Is there a non-vulgar version of “pulled it out of their ass” ? It's a useful phrase, but not one to be used in professional environments.
There is no way John’s projections for next year’s sales are accurate. He ____.
Pulled it out of thin air works well. It keeps the pulled which reminds people of the phrase you're avoiding, while out of thin air means from nothing. A (probably older) variation is plucked out of thin air.
You also hear pulled it out of their rear end/backside but I guess these versions don't really help much.
For a usage that implies that something (an object or idea, etc.) appeared from nowhere, you could say, "He pulled it out of thin air."
On the other hand, if what you want is a usage meaning that they are "bullshitting" (as in making something up), then you could say, "He fabricated it out of whole cloth."
If you really want to sound professional without anyone knowing that you made everything up you can say:
The data comes from applying the Stetson-Harrison method
From the entry on Urban Dictionary:
A general method for estimating various numerical values. The values are pulled out of a hat (Stetson), i.e. made up. The purpose of Harrison is to increase credibility.
I do not know how well known this is outside a nerdy subset of the academic world, but a lot of my friends would know what this means. YMMV.
That's a metaphor dating from when material was more expensive, and it was common for one item of clothing to be recycled into other items once it was worn out.
A tailoring metaphor, in that the suspicious estimates were not based on any pre-existing estimates or numbers. Instead every part was new and unrelated to prior work.
Conjured out of thin air. Conjured a solution right there and then.
Or something along those lines.
con•jure (ˈkɒn dʒər, ˈkʌn- for 1–5, 8–10, 12; kənˈdʒʊər for 6, 7, 11 )
v. -jured, -jur•ing, n. v.t.
The following express contempt in varying degree for unsupportable claims, or at least a need for caution.
Another variant of "...out of thin air" uses plucked:
...while the underpinning notion is sound (that denser gases increase heat retention) typical climate models have been force-fitted to recorded data with constants and scalars plucked from thin air, and fail to predict even the past...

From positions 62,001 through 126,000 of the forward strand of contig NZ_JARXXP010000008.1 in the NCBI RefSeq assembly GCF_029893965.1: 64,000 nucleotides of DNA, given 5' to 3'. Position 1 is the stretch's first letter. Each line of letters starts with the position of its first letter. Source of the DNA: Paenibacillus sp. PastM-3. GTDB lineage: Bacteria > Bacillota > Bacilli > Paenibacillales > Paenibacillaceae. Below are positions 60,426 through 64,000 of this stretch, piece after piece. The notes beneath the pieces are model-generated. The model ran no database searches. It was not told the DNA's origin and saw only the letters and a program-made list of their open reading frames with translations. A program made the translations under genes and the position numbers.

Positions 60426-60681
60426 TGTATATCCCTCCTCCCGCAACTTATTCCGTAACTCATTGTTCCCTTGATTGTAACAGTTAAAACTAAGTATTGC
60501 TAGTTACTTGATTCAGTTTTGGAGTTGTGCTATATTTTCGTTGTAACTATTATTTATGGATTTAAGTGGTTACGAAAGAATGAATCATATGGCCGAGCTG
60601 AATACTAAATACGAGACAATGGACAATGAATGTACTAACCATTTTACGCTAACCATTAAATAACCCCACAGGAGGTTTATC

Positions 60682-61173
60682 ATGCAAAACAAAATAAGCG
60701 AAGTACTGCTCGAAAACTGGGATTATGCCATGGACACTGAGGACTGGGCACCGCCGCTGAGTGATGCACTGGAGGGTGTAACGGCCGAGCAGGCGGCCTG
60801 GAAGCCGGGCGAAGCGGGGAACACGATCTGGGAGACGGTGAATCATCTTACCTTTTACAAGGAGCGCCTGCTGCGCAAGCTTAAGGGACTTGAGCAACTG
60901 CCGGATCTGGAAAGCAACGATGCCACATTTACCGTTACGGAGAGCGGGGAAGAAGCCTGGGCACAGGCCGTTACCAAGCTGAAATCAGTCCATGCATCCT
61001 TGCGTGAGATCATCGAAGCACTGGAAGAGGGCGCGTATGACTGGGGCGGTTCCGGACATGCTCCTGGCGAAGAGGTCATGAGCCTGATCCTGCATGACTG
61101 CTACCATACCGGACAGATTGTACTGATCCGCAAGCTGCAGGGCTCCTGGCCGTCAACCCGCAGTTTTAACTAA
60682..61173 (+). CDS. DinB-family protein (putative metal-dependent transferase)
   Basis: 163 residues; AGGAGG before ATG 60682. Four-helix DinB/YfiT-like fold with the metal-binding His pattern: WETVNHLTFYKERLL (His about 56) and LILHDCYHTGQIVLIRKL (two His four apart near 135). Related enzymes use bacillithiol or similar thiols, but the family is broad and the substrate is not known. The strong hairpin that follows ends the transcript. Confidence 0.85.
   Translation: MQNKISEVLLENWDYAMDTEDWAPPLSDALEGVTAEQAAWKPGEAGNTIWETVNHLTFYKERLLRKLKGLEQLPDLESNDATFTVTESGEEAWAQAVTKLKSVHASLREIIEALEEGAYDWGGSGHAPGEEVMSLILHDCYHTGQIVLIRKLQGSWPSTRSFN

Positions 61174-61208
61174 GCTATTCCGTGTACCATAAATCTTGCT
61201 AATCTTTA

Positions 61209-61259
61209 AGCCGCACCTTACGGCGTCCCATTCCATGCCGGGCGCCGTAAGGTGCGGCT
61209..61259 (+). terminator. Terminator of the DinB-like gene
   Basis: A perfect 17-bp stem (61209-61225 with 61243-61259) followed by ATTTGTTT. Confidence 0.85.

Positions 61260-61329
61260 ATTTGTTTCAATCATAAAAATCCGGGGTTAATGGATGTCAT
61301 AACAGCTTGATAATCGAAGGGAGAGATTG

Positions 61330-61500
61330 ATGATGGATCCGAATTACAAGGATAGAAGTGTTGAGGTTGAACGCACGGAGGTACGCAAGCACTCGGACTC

In this excerpt the meaning is "selected without any scientific basis".
And now, for your entertainment, the inimitable Sir Humphrey Appleby:
Unfortunately, although the answer was indeed clear, simple, and straightforward, there is some difficulty in justifiably assigning to it the fourth of the epithets you applied to the statement, inasmuch as the precise correlation between the information you communicated and the facts, insofar as they can be determined and demonstrated, is such as to cause epistemological problems, of sufficient magnitude as to lay upon the logical and semantic resources of the English language a heavier burden than they can reasonably be expected to bear.
1.There is no way John's projections for next year's sales are accurate. He materialized them.
When Mrs. Bell fell ill, the Bell Witch caused a bunch of grapes to materialize out of thin air for her to eat. (Poltergeists: and Other Hauntings by Nigel Cawthorne, Rupert Matthews)
2.There is no way John's projections for next year's sales are accurate. He invented them.
(Oxford Living Dictionaries) verb 1.1 Make up (an idea, name, story, etc.), especially so as to deceive someone.
Origin: Late 15th century (in the sense ‘find out, discover’): from Latin invent- ‘contrived, discovered’, from the verb invenire, from in- ‘into’ + venire ‘come’.